Hello, My Father Robert E. Orlosky, was crew chief of the Milk Wagon 447th BG. My Uncle Johnny Orlosky was the Co-Pilot of Lt. Pearson's Crew. What an exciting moment When I found this web site and read about my uncle Johnny I remember my Dad talking about going to see him when he was wounded. Of course I would love to hear from anyone who knew my Dad or Uncle, or have stories to tell about the airplanes. The best times of my life was listening to Dad over Saturday morning coffee talking about The Milk Wagon. Thank-you, Karen Imboden
Airbase Memories The hangar stands now as giant peak of memory in the daylight The Quonset huts are now speed humps in the mind, slowing the brain Ensuring the senses take in the memories The runway shadow calls to be recognized as the fast track to glory, commitment and perhaps death The fields are taking over the base But now the memories slip back into the landscape and back into the mind These are vets remembering the most minute details of the alter stretched out before them Their old base understood, by only them. To daily passer bys this is an old farm seen everyday without great importance To these visitors it's the most scared place on earth A place where great stories make up a far away life Maybe a history book here and there And now the authors and subjects stand here and stare Families stand as a quiet guard protecting the moment as the veterans themselves are lost Lost in a world where only they have gone and hope their grandchildren will never know Mark Brotherton
Sir: I have just finished a book about WWII fliers and it includes a profile of a man in the 486BG/833BS. Please take a look at: http://www.mpress.addr.com/s_wings.html If it is to your liking, please help me to inform others so they may also take a look. Many thanks! Respectfully, Don Ward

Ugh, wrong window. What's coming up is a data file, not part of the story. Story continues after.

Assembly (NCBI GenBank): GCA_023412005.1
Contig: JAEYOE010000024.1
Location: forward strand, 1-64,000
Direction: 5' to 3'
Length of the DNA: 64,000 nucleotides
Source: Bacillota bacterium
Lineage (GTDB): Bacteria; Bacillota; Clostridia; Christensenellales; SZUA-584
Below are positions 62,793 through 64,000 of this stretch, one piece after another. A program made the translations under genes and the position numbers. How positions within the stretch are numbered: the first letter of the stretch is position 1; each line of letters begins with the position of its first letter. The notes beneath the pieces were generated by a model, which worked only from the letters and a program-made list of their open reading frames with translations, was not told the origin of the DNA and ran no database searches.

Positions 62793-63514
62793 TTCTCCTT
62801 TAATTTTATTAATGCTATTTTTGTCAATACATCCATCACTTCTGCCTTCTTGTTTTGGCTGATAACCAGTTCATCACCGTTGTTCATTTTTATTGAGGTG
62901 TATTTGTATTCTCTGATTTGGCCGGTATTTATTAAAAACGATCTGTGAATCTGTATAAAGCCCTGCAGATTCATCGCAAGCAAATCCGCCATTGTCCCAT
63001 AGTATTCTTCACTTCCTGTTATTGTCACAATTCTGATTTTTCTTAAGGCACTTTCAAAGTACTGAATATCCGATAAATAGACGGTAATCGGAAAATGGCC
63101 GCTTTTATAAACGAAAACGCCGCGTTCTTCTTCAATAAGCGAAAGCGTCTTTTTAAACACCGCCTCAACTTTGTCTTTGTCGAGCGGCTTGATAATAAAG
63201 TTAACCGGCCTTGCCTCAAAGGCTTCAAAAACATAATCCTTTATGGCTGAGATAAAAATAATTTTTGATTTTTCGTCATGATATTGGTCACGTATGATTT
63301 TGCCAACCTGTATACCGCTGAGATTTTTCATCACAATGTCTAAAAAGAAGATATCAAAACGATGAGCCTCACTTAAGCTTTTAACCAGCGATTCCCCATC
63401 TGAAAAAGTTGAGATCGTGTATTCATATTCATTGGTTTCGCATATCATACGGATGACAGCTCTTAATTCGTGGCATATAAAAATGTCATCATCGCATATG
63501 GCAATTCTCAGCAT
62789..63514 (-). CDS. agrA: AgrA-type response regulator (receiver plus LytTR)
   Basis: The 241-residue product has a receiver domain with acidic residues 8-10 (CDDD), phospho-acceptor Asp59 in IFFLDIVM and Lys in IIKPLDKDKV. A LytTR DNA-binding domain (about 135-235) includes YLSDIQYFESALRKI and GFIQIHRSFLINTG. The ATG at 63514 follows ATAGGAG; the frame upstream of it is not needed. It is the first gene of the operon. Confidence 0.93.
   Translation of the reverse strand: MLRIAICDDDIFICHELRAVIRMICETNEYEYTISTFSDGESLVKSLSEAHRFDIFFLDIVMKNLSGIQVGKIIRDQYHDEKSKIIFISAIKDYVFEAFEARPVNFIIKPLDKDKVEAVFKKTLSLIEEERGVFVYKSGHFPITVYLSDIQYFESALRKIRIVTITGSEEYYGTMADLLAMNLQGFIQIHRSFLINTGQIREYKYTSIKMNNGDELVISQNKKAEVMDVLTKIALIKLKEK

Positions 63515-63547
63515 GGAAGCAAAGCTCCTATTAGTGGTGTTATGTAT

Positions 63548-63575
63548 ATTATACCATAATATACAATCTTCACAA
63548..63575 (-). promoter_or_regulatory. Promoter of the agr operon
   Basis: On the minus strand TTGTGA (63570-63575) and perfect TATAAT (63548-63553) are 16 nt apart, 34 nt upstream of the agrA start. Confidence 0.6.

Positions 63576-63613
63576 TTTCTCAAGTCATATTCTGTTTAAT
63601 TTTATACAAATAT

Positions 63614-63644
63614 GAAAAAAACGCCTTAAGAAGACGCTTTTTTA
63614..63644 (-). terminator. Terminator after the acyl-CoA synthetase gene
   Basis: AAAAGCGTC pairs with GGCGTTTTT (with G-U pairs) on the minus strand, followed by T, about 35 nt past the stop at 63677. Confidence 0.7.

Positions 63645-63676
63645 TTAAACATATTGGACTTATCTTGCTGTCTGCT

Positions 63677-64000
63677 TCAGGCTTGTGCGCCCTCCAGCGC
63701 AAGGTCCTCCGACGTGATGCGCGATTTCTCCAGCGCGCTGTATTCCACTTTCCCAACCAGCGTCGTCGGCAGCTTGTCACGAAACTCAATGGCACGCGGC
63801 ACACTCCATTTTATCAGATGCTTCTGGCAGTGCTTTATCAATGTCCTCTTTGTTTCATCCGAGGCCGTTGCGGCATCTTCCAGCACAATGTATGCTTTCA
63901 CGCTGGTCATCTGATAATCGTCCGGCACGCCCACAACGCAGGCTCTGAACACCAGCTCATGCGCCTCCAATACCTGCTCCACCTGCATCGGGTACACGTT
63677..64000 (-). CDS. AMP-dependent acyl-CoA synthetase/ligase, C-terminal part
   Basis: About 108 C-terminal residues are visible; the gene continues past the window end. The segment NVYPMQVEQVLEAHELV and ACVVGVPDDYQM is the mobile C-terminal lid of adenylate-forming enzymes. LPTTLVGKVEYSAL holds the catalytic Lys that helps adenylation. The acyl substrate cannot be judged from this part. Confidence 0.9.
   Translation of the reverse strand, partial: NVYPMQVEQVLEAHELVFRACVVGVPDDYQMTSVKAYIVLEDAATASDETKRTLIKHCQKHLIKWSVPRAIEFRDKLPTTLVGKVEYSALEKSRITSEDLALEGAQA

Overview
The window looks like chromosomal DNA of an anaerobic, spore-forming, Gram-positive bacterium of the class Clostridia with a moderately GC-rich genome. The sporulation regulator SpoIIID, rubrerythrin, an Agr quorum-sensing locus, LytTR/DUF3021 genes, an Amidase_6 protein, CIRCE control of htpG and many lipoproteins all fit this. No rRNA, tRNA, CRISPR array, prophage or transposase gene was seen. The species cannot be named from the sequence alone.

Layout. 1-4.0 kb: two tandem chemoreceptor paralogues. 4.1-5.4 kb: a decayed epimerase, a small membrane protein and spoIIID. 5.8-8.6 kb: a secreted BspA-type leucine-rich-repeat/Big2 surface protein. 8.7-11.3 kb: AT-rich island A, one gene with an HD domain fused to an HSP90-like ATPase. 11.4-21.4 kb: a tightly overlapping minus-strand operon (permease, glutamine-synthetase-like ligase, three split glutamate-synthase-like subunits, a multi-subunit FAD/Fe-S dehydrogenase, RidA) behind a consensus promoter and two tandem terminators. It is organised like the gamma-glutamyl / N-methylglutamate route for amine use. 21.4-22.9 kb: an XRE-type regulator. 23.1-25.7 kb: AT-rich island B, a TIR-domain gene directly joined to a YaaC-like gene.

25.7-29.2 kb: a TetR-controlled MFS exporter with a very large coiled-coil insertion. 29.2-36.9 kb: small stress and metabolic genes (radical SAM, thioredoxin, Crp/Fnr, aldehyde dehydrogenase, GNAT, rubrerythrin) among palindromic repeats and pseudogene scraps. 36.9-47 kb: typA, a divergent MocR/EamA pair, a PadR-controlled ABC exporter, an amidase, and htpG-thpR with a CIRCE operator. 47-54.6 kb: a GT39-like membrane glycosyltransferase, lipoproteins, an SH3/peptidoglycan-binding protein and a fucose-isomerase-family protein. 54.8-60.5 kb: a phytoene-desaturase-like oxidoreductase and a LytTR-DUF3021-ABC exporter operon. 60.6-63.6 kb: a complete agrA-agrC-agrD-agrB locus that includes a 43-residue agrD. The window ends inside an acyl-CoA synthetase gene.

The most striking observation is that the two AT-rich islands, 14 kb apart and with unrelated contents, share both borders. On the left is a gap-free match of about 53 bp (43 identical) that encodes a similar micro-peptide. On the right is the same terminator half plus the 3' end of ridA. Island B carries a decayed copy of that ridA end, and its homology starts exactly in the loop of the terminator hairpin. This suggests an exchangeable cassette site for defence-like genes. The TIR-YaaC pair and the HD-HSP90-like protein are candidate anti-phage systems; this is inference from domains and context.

Paul Vravis' grandson.
A special tribute this Memorial Day, 2004 to all who are or have served in our United States military. Thank you and God bless you. A special salute to the crew of American Beauty s/n 298008 486th BG, 834th BS. and Wm. R. Solomon (my father) RO/WG who passed away June 20, 2001. And a wink at the Beauty herself, who took the fight to the enemy 72 times and brought her crew back safely every time, without a loss. God bless you all.
My father, Leland J. Harper, was a pilot for the 832nd, flight #145, shot down over Germany on 08/04/44. He was a POW for 9 months before being liberated by Patton's men. He didn't like to talk about it, but my brothers and I thought it was pretty cool. I really enjoy your website and am looking forward to the 486th reunion in Kansas City later this year. Keep up the good work. We owe your generation a debt of gratitude that we cannot even come close to repaying. Jim Harper
My father, MSgt. Lavelle Kile, retired, was a gunner in the 832nd. The pilot was Kurbjun. I recently sent in a picture of the crew, and it is now posted. Talk about some good looking men!! My dad remembers his crew being the last plane to leave Tucson, Arizona (at the completion of the training). The commander told them to be sure and "turn off the lights." This is a great site--interesting and easy to navigate.
Sirs: My father was Charles "Red" Reynolds (bombardier) with Radke and others. I have a list of his 35 missions and photos of his traing classe in TX, Victerville, CA and Rapid City. He died in CA at age 49 from a heart attack folling a prostate operation. He was a salesman for Scientfic America? Can anyone of the 486th share any memories of him?